Philippe Petit, whose biography will be presented in this article, is a famous French tightrope walker. He gained his popularity thanks to two performances: on the towers of Notre Dame and the World Trade Center. In the latter case, he spent as much as 45 minutes on a rope stretched between buildings.
In August 1949, a son appeared in the family of the writer and former pilot Edmond Petit. The boy was named Philip. From childhood, he was attracted to everything mysterious and magical. Philip was not a very successful student, but with great pleasure showed tricks to others. The boy didn’t have a soul at all for study: in a year he was expelled from five different schools. Petit first got on a rope at the age of 16. And the subsequent event only strengthened his desire to engage in this type of circus balancing act.
Finding a dream
It happened when the tightrope walker Philippe Petit crossed the threshold of a Paris dental clinic. In a dim reception room, a 17-year-old guy was leafing through magazines awaiting a doctor. In one of the publications, he found photos of two giant towers, the construction of which was soon to begin in Manhattan. Philip’s imagination immediately drew him walking along a rope stretched between these buildings at an altitude of 415 meters. Pretending to sneeze, Petit tore the page from the magazine and ran out into the street. After all, toothache can not be compared with the newfound dream.
In the early 70s, Philippe Petit, whose biography is known to any tightrope walker, organized his first performance. As a place, he chose New York's Washington Square Park. In front of hundreds of onlookers, Philippe walked along a rope stretched between the 2 towers of the Cathedral of Notre Dame de Paris. In 1973, he repeated the same trick in Australia. This time the rope was pulled between the pylons of the Sydney Harbor Bridge.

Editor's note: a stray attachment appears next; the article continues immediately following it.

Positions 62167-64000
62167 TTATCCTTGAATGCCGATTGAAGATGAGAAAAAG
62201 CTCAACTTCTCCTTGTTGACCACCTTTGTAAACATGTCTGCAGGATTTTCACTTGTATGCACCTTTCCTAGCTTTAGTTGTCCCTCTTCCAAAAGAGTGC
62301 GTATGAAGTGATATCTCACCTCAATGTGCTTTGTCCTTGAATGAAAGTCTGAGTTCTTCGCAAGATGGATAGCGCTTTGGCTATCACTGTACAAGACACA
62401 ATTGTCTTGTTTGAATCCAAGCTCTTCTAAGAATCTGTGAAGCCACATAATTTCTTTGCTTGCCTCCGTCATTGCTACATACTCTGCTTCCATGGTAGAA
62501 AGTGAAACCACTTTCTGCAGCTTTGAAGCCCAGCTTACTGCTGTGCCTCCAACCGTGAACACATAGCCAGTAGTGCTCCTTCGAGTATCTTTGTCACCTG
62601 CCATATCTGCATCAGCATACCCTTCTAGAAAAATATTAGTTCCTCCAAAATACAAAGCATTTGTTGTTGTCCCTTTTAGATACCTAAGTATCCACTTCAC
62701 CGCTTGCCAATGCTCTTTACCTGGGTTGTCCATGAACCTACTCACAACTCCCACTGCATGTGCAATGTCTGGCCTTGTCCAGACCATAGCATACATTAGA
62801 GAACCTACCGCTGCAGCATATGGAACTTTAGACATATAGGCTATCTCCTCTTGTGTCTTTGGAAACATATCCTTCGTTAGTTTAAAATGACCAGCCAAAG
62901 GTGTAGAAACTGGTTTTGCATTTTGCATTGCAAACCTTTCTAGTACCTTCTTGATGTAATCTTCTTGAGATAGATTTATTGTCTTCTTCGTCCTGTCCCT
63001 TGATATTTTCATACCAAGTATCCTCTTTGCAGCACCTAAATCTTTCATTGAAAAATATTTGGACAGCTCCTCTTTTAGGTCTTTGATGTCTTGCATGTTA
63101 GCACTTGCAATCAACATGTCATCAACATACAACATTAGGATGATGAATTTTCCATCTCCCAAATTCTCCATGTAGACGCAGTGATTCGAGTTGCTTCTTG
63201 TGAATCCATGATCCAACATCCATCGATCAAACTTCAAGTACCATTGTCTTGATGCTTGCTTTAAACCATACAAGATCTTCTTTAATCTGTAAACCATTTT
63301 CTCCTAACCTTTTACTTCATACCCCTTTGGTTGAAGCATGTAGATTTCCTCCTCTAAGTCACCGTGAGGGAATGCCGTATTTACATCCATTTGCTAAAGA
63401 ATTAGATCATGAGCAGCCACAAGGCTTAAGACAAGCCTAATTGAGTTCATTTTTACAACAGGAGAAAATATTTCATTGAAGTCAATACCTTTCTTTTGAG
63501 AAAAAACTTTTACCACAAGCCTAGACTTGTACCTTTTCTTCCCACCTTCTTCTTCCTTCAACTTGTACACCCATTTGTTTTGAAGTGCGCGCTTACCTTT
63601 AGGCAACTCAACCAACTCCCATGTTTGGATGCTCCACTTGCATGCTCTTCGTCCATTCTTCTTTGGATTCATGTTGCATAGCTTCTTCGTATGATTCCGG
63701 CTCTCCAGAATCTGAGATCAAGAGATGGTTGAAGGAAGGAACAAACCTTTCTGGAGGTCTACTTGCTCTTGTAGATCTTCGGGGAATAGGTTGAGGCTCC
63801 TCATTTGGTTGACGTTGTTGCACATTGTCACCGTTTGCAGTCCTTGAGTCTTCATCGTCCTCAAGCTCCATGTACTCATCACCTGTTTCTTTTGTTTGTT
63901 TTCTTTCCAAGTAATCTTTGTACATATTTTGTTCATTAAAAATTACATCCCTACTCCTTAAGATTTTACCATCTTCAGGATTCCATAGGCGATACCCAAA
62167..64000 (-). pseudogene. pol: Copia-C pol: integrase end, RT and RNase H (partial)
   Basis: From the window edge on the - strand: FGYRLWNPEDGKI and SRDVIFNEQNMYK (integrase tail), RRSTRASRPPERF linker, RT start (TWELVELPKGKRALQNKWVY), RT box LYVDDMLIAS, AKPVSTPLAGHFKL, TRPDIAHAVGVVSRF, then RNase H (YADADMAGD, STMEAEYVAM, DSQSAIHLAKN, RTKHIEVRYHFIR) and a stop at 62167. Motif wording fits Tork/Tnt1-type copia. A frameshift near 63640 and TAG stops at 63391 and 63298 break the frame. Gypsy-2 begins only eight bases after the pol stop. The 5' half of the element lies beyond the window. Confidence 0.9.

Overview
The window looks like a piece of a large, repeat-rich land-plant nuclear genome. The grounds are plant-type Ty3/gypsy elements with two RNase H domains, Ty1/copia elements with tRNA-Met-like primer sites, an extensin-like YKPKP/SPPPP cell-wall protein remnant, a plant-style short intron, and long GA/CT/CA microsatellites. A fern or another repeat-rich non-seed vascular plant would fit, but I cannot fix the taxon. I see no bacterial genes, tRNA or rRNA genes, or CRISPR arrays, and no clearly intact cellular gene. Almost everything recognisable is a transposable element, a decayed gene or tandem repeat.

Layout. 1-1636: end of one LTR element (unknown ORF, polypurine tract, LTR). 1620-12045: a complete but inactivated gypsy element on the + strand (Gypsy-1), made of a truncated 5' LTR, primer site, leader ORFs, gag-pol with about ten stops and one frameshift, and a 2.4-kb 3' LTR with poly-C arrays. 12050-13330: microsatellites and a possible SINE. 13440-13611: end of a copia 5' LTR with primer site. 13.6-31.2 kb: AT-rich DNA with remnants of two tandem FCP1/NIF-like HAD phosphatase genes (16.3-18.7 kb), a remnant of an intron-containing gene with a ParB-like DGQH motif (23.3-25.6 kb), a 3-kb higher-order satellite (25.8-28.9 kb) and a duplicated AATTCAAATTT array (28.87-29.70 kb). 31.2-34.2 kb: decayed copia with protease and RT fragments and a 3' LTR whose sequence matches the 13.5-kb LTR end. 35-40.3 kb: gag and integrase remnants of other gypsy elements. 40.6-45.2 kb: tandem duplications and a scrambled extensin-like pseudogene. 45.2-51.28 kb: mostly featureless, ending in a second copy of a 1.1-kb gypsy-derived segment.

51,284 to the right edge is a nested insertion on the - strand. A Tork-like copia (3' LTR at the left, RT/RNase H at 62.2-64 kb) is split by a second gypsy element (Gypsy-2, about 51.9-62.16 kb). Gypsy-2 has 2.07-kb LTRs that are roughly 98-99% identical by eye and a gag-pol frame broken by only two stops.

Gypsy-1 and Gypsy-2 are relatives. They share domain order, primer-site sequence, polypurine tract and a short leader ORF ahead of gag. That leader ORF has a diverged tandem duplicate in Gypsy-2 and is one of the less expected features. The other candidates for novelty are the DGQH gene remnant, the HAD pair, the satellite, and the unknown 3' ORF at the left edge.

Crime of the Century
January 1974 is the date that Philippe Petit scheduled for his arrival in America. The twin towers have already been built. Inside they were finishing work. The hero of this article flew to the United States to implement his ideas. According to fake documents, he made his way to the roof of one of the towers. The second building was barely visible in the morning haze. The thought crept into Philip's head that all this is insanity and simply suicide. But there was no turning back, as the young man had already informed all his friends about his idea.
To implement a grandiose and crazy plan, Philippe Petit, whose biography is an example to follow for any circus balancer, put together a whole team. Everything was like a spy operation or the organization of a robbery: fake documents and biographies, the highest conspiracy, trucks with equipment, etc. All the props went up to the roof in parts. The members of the Petit team made several “walkers” for this. And in order to throw the rope from one tower to another, I had to release an arrow with a fishing line. Everything else was already pulled along it.
Walking over the abyss
And in the early morning of August 7, 1974, the eyes of passers-by were riveted to a small black dot hanging between two towers. Philip walked the rope from one building to another. From time to time he knelt to greet the audience below. On the roofs of both towers, policemen were waiting for him. The tightrope walker’s arrest was held under the loud applause of passers-by and law-servants. He spent the whole 45 minutes on the rope.
Philip Petit, whose biography was presented in this article, became even more popular after two adaptations of his story. The first picture was released in 2009 and was called "The Man on the Wire." She received an Oscar as the best documentary film. And in 2015, the film “Walk” was shot, directed by Robert Zemeckis.